The first big dollars are starting to flow out of a $460 million trust fund established to pay for cleanup of mining pollution in Idaho’s Silver Valley.
About $8.5 million will be spent this year from the Asarco trust, which was created as part of the company’s 2009 bankruptcy settlement to pay for environmental liabilities in the valley.
This year’s work targets historic mine operations that leach heavy metals into the Coeur d’Alene River system, said Dan Meyer, the trust’s senior project manager.
Beginning in the late 1800s, Burke and Nine Mile canyons were home to dozens of silver/lead mines and ore processing operations. Early industrialists built fortunes from the minerals pulled out of the narrow mountain canyons, but historic photographs also show the leftover waste rock being pumped directly into creeks that flow into the Coeur d’Alene River.
Not only the creeks, but the flood plains are choked with mine tailings. As water filters through those rocks, it picks up lead, zinc, cadmium, arsenic and other metals. Both canyons are large contributors to the river’s overall metals load.
Water flowing out of Nine Mile Canyon, for instance, has about 20 times as much lead and zinc as the state’s water quality standard, said Bill Adams, a project manager for the U.S. Environmental Protection Agency. Stretches of the creek are sterile because the high minerals content is toxic to fish and other aquatic creatures, he said.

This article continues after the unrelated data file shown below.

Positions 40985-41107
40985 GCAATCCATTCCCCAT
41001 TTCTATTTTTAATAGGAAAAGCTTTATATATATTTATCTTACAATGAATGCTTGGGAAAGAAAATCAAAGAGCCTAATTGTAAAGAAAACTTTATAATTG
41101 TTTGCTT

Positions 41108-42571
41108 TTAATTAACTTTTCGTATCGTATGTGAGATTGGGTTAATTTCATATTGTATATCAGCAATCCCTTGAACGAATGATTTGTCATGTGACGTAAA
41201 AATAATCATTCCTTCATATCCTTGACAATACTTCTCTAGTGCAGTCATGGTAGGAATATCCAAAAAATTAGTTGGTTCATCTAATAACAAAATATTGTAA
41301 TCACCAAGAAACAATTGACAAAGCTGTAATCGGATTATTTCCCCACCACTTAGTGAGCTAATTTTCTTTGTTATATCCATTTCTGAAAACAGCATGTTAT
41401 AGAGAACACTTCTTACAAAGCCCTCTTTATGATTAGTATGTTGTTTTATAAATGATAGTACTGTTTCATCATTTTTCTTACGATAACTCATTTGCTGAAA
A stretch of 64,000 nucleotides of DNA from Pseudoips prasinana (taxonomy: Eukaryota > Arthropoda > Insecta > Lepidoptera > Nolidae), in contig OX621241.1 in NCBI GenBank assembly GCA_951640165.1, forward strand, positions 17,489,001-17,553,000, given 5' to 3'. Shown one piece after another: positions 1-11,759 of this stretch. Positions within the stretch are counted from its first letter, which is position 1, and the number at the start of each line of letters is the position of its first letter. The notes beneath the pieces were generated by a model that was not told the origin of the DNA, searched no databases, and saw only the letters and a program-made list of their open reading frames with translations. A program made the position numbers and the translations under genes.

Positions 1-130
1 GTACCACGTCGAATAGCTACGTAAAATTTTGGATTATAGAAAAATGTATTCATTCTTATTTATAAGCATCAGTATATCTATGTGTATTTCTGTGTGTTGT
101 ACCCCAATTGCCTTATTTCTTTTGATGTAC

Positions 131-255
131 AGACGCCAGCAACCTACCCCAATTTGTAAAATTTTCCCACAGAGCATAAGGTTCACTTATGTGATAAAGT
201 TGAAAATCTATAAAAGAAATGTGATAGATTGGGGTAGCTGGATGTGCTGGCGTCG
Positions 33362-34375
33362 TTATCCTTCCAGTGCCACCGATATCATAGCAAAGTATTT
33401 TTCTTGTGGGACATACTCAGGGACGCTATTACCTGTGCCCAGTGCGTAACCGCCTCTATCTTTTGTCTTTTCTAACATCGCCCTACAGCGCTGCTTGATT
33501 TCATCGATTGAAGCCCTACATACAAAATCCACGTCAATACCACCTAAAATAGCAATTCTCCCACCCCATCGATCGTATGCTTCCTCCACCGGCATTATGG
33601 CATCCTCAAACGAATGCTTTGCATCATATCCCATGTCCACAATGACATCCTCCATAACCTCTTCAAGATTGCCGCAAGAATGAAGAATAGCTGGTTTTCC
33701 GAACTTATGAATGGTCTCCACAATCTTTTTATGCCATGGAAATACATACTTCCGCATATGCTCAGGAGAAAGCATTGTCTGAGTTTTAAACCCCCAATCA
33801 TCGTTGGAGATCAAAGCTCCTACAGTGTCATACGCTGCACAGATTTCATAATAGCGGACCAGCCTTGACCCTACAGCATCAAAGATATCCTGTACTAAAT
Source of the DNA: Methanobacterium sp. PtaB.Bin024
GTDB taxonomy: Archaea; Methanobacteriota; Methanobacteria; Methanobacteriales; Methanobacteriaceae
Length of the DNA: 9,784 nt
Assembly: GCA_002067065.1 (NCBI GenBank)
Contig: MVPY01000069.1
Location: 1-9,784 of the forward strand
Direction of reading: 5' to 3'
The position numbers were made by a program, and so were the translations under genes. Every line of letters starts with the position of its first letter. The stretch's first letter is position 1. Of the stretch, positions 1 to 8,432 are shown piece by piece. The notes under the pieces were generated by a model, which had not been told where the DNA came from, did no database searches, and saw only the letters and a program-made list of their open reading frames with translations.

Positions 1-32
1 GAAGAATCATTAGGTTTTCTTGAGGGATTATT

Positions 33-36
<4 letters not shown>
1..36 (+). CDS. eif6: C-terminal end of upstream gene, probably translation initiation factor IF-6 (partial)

The year’s work will focus on defining the extent of the pollution and designing cleanup plans, Meyer said. The actual cleanup work will come later.
Asarco was a longtime mining operator in Idaho’s Silver Valley whose cleanup liability was settled through the courts. Trust managers anticipate funding $8 million to $10 million worth of cleanup work annually during the Asarco trust’s early years, to allow the principal to continue to grow.
In other Superfund news, Silver Valley communities will receive an estimated $100 million over the next six to eight years to fix deteriorating roads and culverts that contribute to the spread of heavy metals.
The money will bring an influx of construction work to the small towns while reducing the risk of exposure to metals, said Terry Harwood, executive director of the Basin Environmental Improvement.
Many of the valley’s roads were built on mine tailings, so potholes can become pollution sources. Officials have documented rust-colored liquid from oxidized metals oozing out of cracked asphalt, Harwood said. In addition, the gravel used for some unpaved roads was crushed mine tailings.
The $100 million worth of work also includes projects intended to reduce the spread of heavy metals that occurs during floods, Harwood said.
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